According to the NJVHS website, NJVHS courses meet both national and state curriculum content standards, and are taught by certified New Jersey teachers. Id. Grades and progress can be checked daily, and arrangements are made through the sending school’s guidance counselor to take exams either at the school or MOESC facility. Id. High school students must first obtain permission from their sending district before they can receive credit for the online courses. Id.
New Jersey’s compulsory education requires children between the ages of six and sixteen to attend public schools or a day school that provides “instruction equivalent to that provided in the public schools for children of similar grades and attainments or to receive equivalent instruction elsewhere than at school.” N.J.S.A. § 18A:38-25. New Jersey courts construe equivalent instruction to mean “academic equivalency,” “the giving of instruction equal in value and effect to that given in a public school.” State v. Massa, 231 A.2d 252 (Co. 1967); Stephens v. Bongart, 189 A. 131 (Juv. & Dom. Rel. 1937). School attendance must correlate to the days and hours that public schools are in session. N.J.S.A. § 18A:38-26.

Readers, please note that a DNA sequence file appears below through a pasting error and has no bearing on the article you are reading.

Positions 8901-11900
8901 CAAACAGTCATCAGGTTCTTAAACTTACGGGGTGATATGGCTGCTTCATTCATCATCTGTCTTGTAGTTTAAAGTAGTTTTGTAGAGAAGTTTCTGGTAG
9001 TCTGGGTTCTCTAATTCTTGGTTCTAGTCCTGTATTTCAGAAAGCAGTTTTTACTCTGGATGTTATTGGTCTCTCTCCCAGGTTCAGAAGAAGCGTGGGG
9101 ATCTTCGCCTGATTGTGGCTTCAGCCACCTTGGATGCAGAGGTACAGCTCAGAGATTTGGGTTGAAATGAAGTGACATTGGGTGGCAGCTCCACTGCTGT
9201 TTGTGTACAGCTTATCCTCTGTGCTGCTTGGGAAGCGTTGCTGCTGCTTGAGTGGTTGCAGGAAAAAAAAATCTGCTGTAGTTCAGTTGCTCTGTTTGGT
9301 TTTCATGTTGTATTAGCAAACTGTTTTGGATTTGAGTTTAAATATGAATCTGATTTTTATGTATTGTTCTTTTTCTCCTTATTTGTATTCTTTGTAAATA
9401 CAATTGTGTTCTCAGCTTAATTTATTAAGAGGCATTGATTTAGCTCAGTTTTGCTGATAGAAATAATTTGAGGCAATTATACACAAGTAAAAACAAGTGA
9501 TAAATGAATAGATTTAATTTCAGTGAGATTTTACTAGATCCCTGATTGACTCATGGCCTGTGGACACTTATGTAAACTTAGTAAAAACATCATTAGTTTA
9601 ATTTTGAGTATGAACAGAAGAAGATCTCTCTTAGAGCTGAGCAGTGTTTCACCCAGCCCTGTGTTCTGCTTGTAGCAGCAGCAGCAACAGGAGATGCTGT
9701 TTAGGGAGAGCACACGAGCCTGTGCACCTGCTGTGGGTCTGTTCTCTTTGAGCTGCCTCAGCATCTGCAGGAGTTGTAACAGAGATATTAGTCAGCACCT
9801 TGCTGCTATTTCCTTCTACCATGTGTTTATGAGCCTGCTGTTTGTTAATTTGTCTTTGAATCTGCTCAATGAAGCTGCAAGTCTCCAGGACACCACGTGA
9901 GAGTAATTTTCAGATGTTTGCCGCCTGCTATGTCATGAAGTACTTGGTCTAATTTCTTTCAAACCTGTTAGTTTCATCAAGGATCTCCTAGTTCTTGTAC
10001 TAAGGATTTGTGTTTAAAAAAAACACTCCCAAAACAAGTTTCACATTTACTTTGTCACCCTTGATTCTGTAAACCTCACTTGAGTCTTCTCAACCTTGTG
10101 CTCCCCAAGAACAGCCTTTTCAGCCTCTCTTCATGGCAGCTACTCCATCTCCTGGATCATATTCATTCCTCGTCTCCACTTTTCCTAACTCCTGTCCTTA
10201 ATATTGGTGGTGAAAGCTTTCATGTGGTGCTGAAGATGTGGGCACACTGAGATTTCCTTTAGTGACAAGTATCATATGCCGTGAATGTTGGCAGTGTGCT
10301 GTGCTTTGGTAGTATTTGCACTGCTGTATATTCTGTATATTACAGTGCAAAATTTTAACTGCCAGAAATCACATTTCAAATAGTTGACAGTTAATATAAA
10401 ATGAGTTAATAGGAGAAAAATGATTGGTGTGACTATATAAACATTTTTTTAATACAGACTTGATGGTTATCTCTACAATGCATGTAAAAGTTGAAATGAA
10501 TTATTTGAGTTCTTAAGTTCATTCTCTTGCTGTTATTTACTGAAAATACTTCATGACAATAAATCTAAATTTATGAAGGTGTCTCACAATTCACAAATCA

New Jersey requires public and private schools to provide instruction in accident and fire prevention and on the U.S. Constitution. N.J.S.A. §§ 18A:6-2, 18A:6-3; 18A:35-1. Public schools must offer courses in civics, the history of the United States and New Jersey. N.J.S.A. §§ 18A:35-1; 18A:35-3. Public school students must salute the flag and recite the Pledge of Allegiance daily, and must receive instruction on the dangers of drug, alcohol, and tobacco use. N.J.S.A. §§ 18A:36-3; 18A:40A-1. District boards of education are responsible for curriculum development and for implementing local graduation requirements for state-endorsed high school diplomas. N.J. Admin. Code §§ 6A:8-3.1; 6A:8-5.1. Local high school graduation requirements must include 120 credits in courses that meet core curriculum content standards formulated by the State Department of Education. N.J. Admin. Code § 6A:8-5.1. The core curriculum includes courses in language arts literacy, mathematics, science, social studies, financial, economic, business, and entrepreneurial literacy, health, safety and physical education, visual and performing arts, world language, technological literacy, and twenty-first century life and careers. N.J. Admin. Code § 6A:8-5.1.